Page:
Somewhere, in either Arone Dyer’s or Aron Sanchez’s house—maybe displayed prominently in some music room or possibly hid deliberately away in some corner shrine—I would imagine that there is a collection of worn LP’s by bands like Wire, Siouxie and the Banshees, and The Pixies which keep close company. And after listening to General Dome, the duo’s latest record as Buke and Gase, I can imagine that these records are obsessed over quite frequently. Known for their homemade instruments, such as the “toe-bourine”, the “buke” (a six-string former baritone ukulele), and the “gase” (an electric guitar-bass fusion), the Brooklyn duo have combined their love of angular post-punk with a quirky indie rock aesthetic that deftly combines memorable melodies and hooks a-plenty into an oddly familiar but still thoroughly enjoyable jumble.
Like a well-oiled machine—gears interlocking and axles spinning—General Dome opens with revved-up rocker “Houdini Crush,” and from there, the record never really slows down. If you’re looking for an album that defers to the listener then you’re out of luck. You either keep up or get left behind. But far from being indifferent to their audience, Dyer and Sanchez merely seem to be channeling the spirit of their post-rock forebears. It’s fairly obvious from tracks like “General Dome” and “In The Company Of Fish” that the band is using tossed off chunks of squealing electric guitar and chest-rattling percussion in the same way The Pixies or X did—namely in the pursuit of a hybrid melodic punk aesthetic. And like punk pioneers Poly Styrene and Siouxsie Sioux, Dyer can flex her vocals to the limit when she has a mind to, and her barn-burning howls rattle th e walls of the tracks on General Dome.
But neither Dyer not Sanchez come across as anything like the nihilist, snot-nosed punks that The Pixies or Wire drew inspiration from—and yeah, I’m talking about bands like The Sex Pistols and The Stooges (sorry for the association Mr. Pop). It seems like some reverse truism, this idea of an adult punk, but as a group, Buke and Gase seem to embody this rather curious ideology quite well. They’ll spit in your face and kick dirt in your face when you’re down but they’d eventually help you up and buy you a beer afterward. General Dome also borrows fairly heavy from early 90’s indie rock—imagine early Matador or Merge Records artists like Honor Role or Unsane. That thick, angular guitar chug that featured so prominently on records from those artists, and dozens of others at the time, laid the foundation for the indie rock guitar sound of the past 20 years and one in which Buke and Gase deal in extensively, with tracks like “Twisting The Lasso Of Truth” and “Split Like A Lip, Blood On The Beard” proving that, no matter how much they’re used, guitars can still make the ground shake when they want to.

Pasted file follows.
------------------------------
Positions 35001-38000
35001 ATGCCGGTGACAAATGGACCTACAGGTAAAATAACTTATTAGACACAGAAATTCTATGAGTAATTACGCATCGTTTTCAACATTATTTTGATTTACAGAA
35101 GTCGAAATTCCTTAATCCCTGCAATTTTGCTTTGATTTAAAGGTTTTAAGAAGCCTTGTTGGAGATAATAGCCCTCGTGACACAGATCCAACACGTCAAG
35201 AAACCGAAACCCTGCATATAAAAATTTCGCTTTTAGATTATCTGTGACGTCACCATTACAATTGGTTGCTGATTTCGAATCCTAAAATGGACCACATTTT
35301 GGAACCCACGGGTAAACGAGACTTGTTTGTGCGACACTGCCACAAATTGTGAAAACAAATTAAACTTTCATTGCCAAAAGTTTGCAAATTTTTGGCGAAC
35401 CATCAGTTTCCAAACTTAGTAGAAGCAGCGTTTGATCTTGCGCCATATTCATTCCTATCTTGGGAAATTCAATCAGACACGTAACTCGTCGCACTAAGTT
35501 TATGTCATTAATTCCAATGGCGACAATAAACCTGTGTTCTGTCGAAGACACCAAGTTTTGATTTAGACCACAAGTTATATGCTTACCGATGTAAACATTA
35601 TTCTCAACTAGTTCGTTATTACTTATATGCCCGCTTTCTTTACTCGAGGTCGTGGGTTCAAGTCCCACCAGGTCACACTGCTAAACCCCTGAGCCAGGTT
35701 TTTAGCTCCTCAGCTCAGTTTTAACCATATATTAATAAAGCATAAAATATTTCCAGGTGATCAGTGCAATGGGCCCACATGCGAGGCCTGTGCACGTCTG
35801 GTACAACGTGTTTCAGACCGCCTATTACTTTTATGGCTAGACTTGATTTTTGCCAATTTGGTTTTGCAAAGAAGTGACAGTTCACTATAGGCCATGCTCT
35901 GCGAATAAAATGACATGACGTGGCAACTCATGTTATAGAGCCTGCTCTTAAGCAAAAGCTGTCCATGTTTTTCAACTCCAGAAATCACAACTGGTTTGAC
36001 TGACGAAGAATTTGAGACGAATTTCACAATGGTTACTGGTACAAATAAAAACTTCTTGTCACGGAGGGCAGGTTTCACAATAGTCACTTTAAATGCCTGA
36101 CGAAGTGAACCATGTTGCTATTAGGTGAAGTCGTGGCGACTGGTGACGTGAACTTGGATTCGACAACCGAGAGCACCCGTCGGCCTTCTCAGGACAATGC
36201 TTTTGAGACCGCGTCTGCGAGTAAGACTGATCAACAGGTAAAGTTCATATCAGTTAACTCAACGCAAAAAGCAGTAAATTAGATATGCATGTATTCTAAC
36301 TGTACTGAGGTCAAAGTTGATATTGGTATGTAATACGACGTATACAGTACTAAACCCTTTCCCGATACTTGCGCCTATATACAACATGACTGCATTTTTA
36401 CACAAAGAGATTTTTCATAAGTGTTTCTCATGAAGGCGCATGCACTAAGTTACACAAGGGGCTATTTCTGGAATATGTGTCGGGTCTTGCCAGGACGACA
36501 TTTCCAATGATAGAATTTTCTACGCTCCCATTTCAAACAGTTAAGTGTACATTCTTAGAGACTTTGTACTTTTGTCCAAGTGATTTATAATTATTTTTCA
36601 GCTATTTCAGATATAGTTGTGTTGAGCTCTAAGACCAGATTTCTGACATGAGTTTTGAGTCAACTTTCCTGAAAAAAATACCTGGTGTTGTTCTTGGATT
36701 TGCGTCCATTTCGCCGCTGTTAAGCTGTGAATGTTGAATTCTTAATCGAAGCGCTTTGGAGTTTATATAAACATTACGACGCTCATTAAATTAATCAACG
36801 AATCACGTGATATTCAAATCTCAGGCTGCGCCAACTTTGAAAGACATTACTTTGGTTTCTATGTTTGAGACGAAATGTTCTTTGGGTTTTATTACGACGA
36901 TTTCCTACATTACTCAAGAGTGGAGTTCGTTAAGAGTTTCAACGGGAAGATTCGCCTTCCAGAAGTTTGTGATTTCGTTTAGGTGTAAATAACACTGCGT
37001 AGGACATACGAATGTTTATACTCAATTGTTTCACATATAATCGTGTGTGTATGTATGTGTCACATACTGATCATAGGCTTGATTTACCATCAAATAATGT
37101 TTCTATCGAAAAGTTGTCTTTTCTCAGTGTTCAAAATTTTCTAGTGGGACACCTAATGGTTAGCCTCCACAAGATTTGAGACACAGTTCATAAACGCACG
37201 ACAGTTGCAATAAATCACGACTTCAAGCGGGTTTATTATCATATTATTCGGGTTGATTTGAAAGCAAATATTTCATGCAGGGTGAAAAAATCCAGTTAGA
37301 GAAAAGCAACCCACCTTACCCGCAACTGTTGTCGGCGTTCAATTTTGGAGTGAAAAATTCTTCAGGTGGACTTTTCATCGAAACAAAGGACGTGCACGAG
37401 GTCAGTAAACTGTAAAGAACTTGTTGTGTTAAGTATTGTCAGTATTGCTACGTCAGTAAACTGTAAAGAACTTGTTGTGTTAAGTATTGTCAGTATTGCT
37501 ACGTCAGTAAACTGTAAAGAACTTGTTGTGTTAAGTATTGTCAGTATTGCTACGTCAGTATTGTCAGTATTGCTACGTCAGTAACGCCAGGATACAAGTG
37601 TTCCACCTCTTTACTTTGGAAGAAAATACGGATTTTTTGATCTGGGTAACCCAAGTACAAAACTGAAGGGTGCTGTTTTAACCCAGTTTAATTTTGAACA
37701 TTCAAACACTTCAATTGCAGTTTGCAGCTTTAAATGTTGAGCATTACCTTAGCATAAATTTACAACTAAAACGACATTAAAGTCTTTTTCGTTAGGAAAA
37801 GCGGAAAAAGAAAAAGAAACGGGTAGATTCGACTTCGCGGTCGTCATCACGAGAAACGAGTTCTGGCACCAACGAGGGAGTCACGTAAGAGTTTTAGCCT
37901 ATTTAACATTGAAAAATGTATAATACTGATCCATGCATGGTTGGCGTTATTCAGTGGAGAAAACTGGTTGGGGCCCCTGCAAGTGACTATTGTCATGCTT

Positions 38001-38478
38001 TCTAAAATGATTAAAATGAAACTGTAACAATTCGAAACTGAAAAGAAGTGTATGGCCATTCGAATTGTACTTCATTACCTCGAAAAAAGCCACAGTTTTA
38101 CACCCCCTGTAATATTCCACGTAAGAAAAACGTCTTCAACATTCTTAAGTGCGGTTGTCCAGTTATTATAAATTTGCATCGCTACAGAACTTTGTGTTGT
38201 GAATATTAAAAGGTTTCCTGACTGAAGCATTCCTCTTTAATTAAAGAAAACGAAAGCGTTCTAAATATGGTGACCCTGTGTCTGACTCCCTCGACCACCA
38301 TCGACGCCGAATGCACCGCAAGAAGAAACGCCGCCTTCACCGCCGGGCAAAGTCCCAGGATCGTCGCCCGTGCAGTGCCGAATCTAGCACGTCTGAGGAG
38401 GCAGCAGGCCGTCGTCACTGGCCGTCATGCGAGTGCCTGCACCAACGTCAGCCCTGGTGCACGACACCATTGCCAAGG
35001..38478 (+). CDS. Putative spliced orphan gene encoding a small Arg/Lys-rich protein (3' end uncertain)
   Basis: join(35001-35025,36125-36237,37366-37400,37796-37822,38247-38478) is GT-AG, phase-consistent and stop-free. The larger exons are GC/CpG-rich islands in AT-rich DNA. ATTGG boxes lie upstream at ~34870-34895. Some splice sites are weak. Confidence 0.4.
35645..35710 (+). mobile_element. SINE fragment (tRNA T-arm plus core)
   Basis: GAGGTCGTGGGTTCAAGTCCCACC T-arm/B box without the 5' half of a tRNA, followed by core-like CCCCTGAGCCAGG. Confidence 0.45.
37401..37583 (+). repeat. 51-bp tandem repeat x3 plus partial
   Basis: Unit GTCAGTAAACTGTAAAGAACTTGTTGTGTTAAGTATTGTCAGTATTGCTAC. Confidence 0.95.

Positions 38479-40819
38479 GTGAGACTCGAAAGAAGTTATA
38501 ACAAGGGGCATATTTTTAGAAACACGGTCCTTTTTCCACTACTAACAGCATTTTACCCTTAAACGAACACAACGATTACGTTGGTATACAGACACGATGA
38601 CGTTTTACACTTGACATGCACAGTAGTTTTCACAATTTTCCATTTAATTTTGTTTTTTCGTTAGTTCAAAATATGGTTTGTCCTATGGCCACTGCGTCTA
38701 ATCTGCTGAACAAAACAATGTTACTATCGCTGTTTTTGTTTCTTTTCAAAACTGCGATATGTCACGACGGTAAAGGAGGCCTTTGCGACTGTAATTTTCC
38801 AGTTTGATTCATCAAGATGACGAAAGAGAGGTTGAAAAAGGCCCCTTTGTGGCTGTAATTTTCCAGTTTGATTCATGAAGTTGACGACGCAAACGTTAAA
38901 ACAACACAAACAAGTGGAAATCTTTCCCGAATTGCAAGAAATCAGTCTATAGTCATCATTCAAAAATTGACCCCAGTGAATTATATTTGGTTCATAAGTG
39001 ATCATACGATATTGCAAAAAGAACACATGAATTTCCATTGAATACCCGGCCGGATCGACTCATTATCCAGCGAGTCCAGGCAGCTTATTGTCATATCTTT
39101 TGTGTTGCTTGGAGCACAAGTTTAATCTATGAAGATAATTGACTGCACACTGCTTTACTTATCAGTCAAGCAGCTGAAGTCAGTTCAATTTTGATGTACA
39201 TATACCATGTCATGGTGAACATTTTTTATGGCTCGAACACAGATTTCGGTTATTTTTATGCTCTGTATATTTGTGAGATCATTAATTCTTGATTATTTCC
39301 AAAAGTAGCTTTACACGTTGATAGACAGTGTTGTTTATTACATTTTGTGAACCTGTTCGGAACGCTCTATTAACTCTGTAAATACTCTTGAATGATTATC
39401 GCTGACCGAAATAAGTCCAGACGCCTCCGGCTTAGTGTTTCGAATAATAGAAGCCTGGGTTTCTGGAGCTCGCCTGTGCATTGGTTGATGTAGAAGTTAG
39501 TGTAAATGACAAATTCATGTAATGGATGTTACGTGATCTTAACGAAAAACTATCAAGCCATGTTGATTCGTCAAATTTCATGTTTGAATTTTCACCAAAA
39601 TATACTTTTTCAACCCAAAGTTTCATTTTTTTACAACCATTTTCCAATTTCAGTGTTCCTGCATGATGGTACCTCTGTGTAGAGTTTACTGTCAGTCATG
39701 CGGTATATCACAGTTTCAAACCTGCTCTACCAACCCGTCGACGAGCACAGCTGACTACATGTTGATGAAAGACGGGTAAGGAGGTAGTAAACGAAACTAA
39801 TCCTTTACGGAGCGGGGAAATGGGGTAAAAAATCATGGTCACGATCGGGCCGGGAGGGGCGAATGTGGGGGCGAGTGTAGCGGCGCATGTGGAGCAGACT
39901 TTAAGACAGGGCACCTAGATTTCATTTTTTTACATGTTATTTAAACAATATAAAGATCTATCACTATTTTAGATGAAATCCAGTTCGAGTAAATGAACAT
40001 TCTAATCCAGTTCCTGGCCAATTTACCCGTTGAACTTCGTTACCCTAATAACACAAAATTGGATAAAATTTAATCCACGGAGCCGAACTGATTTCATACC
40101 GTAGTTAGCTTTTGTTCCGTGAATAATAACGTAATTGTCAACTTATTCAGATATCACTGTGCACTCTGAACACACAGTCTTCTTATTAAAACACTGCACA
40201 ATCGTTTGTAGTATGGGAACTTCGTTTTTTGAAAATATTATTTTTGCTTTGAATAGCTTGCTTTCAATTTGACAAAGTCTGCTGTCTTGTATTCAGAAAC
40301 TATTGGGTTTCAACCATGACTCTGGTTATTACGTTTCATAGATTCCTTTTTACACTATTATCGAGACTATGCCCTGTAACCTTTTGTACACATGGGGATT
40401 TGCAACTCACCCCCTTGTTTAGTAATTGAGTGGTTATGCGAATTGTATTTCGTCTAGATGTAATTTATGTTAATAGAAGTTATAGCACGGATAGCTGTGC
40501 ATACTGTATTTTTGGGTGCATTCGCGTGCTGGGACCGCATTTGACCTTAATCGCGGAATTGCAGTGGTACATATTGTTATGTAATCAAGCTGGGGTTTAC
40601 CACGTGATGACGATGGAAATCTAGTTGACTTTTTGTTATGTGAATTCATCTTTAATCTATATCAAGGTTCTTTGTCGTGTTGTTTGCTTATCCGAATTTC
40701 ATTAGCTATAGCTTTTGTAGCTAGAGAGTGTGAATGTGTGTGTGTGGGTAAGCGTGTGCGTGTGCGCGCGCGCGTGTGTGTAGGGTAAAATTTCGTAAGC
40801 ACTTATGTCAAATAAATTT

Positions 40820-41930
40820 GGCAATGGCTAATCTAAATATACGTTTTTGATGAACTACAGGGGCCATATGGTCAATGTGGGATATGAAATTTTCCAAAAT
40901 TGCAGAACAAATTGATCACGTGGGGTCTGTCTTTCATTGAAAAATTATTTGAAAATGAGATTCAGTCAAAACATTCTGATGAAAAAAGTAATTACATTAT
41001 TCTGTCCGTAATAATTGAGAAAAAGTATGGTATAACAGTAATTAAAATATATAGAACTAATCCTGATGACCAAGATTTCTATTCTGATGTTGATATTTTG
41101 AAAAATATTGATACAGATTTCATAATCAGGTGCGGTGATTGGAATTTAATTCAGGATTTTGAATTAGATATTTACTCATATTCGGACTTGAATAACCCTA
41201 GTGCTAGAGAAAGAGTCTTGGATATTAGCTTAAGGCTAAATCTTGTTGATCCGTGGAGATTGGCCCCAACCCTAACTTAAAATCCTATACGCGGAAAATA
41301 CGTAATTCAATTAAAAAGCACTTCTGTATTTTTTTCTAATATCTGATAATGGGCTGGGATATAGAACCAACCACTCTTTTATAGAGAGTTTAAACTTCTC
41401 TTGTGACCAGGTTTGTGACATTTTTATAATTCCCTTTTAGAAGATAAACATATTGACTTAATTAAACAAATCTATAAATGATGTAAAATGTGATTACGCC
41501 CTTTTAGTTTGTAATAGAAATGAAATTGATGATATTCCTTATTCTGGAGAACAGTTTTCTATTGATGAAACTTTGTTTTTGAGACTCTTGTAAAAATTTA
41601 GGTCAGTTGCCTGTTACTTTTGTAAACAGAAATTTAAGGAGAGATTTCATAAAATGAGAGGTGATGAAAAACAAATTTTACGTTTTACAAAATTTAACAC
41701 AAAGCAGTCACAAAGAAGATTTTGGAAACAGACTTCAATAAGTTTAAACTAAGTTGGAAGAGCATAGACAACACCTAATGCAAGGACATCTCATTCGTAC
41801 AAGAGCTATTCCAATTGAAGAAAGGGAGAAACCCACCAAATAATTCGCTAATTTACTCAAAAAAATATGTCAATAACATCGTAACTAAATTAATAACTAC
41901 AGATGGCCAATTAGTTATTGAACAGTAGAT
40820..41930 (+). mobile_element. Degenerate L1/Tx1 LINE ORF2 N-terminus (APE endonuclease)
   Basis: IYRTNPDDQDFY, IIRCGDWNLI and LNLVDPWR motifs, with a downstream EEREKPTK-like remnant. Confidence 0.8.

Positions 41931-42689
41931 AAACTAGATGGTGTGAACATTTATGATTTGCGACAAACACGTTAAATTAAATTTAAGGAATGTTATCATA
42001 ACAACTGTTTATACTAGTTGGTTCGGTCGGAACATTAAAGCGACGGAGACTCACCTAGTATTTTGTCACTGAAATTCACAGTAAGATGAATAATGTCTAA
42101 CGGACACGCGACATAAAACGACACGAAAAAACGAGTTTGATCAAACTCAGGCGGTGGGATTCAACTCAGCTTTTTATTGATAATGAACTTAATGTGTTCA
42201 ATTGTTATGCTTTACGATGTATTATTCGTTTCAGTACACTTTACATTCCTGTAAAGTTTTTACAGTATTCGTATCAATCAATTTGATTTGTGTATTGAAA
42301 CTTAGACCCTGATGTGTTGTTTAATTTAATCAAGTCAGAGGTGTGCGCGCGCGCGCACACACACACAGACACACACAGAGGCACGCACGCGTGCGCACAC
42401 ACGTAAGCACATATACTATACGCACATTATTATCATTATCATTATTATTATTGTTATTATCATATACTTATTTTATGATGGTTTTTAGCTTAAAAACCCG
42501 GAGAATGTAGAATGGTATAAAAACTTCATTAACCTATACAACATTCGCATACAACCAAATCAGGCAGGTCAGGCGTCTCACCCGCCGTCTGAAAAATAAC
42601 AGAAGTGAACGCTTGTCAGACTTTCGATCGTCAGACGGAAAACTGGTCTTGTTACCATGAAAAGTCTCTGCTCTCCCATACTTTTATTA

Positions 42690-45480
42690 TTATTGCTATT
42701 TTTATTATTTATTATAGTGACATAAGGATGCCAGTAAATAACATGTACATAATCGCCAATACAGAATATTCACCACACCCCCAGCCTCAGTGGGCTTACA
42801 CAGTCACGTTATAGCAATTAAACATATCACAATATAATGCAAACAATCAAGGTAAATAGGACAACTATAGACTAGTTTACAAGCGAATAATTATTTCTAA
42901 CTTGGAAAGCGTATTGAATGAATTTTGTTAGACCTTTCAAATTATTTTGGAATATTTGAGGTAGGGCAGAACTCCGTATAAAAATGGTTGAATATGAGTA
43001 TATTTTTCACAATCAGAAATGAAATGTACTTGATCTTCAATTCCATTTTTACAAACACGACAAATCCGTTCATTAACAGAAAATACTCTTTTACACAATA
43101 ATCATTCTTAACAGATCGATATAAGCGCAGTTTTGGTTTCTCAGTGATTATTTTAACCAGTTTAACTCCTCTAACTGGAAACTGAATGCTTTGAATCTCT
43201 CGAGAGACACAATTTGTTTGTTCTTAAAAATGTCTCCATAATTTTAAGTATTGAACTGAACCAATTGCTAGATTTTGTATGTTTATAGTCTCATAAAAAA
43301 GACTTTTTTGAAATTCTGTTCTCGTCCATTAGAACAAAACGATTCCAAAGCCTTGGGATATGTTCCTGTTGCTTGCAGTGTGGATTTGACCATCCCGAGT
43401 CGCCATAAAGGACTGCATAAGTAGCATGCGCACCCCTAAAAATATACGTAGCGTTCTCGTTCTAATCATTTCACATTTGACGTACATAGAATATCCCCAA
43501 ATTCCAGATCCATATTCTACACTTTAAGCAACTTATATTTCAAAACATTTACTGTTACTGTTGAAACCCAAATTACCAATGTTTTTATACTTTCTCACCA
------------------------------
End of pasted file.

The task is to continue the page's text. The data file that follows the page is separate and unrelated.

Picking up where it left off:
But never settling for simple trad-rock/post-punk execution, the group brings in aspects of current musical trends like the pitch manipulation on Dyer’s vocals on “Cyclopean” and the chorale inflections and lo-fi studio affectations on the two shorter interstitial tracks “Sturtle” and “You Do Yours First” respectively. But as much as they do incorporate some bits and pieces from expected current indie convention, this record still feels most indebted to the early 90’s indie rock scene. It’s in this meticulous regard for that scene that the record shows its greatest strengths and unavoidable weaknesses. As much as Dyer and Sanchez sound honest and unaffected, the record, for better or worse (almost always for the better), never sounds like anything more than a product of its seemingly inexhaustible influences. Though it is difficult to overly criticize a record that gets so much right when it comes to the unenviable task of weeding through their own extensive influences and trying to come up with something not entirely beholden to their musical heroes. However, it seems that with General Dome, Buke and Gase have managed to do just fine, and they’ve created a record that looks forward, as well as backward, to what indie rock has been and what it has the potential to be.